Monday, January 23, 2012

More on Winter and Snow

It hit me all over again.  On the way to the office on Saturday morning the low January sun was glazing the fresh inch of snow.  I had to stop.

Bottom of Harold's Hill

And then again.

Top of the Hill

And many more times while most hid under their covers.  I snapped pics and sketched for a half hour on the way to our painting rendezvous.

No Traffic Yet

Still, quiet, beautiful.  Compositions everywhere.  Sitting like cutouts against the light background.  Colours abound.  It is the best time of year to paint and learn.  And my favourite time.  If you don't paint out here at this time of year, you are working part time.

The Colours of Snow Today

The full spectrum.  The full value scale.  Beware the lies of the camera.  Look at the values in the light.  I can distinctly see four, even in the photo.  Perhaps I'll use cobalt today.  Yes, lemon yellow, alizarin, no, maybe permanent rose, and yes, viridian.  Perfect!

The Boots

Only -9C today and little wind.  But with these boots you never get cold feet.  Along with a decent brimmed block heater and a few layers, your only fear is overheating.  Tt is bright on a day like this.  I didn't bring my umbrella, and I know better but.....

The Office

No sun glasses allowed, so suffer the blinding light.  Try to cover the canvas and palette using your body.  In a situation like this the glare will soon render the colours and values incorrect.  Usually the painting will come out dark as seen through those little pin hole eyes.

Can't See?  Hold Brush Right etc.

It is unusual to see this in a photo, but it shows how the fresh snow flakes act as mirrors making the colour of the snow a function of its surroundings holding the full spectrum.  How to paint that is the question.

If You Were There

You could practice seeing the colours.  And you could see how the snow in the light is in shadow - look at this......

A Mystery

Coffee Break

Friday, January 20, 2012

Response to Rx2

I had an interesting conversation with a young lady regarding this Rx2 post.  Her take was that she did not like the gridding process - it made her feel trapped by precision.  At the same time she commented that she needed to practice getting her shapes right and measuring.

Gotcha!  These are merely exercises aimed at developing tools for the artist.  You put them in your tool bag and use them when you deem it necessary.  Don't force yourself to use anything just because you have it.

In this case the exercise was not about using a grid.  Merely putting down a mark of the right size (measuring) in the right place.  Most of the time I eyeball this.  However, I did learn how to measure and put the marks in the right place on the canvas.  If I get in trouble I can dust off the tools and get it right.  "Right" of course means right for my concept.  I do compose rather liberally at times, moving things, leaving things out, adding, distorting etc.  Here is an example.

Photo of the Site in The Hockley

Notice how tonal this photo looks.  It was a back lit scene, but there was lots of colour.  Like a thumbnail.

Lay - In

Too much and leading the eye out of the composition.  Try this.


Now adjusting the values and colours.

Take It Out

Wednesday, January 11, 2012

Rx2; Shapes, Measure, Value Remedy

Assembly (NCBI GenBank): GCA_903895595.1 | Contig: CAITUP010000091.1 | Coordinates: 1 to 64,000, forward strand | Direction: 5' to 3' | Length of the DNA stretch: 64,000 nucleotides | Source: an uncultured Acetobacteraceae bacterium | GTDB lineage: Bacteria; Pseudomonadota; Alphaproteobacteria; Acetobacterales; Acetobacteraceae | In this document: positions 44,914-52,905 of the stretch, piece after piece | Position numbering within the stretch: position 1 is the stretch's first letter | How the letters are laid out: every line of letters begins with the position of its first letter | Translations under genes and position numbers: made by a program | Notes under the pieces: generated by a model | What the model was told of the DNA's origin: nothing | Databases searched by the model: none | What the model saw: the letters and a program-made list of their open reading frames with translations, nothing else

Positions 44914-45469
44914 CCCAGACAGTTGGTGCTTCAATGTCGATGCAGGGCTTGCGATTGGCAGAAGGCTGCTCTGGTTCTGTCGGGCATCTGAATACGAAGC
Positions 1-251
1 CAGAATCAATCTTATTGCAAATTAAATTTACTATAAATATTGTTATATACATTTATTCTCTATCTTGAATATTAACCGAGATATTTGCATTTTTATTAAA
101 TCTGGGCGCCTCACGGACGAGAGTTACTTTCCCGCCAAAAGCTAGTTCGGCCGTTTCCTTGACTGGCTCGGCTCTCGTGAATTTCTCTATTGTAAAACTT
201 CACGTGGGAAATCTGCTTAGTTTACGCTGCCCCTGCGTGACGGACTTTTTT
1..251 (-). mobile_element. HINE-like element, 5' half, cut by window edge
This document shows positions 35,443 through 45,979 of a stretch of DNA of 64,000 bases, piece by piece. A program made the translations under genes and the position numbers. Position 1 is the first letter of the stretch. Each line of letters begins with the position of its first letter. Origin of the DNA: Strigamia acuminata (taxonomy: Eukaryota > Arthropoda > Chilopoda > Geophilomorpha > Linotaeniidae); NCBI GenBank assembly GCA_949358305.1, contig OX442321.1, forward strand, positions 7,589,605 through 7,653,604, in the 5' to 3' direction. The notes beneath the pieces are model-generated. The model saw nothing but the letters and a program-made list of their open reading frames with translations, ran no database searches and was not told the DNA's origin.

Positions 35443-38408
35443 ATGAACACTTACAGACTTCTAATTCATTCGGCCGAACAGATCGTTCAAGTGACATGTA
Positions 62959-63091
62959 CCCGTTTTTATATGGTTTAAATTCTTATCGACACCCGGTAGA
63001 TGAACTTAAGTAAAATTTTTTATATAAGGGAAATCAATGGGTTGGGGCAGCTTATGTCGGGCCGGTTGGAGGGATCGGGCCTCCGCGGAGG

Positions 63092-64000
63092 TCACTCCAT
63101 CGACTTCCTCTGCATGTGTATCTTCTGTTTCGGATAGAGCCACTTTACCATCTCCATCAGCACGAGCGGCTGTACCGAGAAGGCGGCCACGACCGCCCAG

No workshop or book will instantly turn you into a better painter.  No secrets.  Only through hours on the brush will you come to see, internalize, and be able to apply these principles as you deem them necessary.  After such practice these concepts will become second nature and you will not have to think about them when you paint.  Just like breathing.   These exercises are derived from experience, teaching, and mentors.  They are aimed at mastering the fundamentals of painting.  They form a set of problem solving tools to be used when a painting isn't working.

Shapes - Measure - Value
After Value, I find people struggle with getting the Shapes to be in proportion and in the right location.  This really a drawing problem.  Here, measuring is a good assist in training the eye.  This skill is at the root of drawing.  Putting marks in the right place with the right size.  Shapes and Value are linked.

The Exercise
Building on the Rx1 remedy, find a simple set of 3 or 4 shapes of different values and unique proportion.  In doors use a simple still life set up, not a photo.  Out doors, use a simple set of shapes, say field, rock, and sky.  Note; photos have incorrect values, colours etc.  You have to learn how to use them for reference.

The Site - Choose a Part of It

Look at the shapes through a viewfinder.  My viewfinder has marks both up and across dividing the space into quarters.

Viewfinder Set at 9x12 Proportion

This will assist you in finding an interesting simple composition.  The proportion will tell you what canvas size to use.  Here a 9x12 inch, or an 18x24, or a 12x16 work.

Hold a brush handle or ruler at arms length aiming at the shapes you have identified.  Notice the length of the handle that the shape represents.  Compare that to the next shape.  It might be twice as long as the first shape.  We are looking at relative shape sizes.  

Brush End Covering Vertical Dimension of Shape

Referring to the viewfinder, the first shape might be one quarter of the height in the viewfinder.  The second shape then might be one half the height of the area in the viewfinder.  The first shape might start at the base of the are being viewed, and the second shape might begin at the end of the first shape.  By this means you can stitch together the shapes being viewed.  The same goes for horizontal shape measures and angles.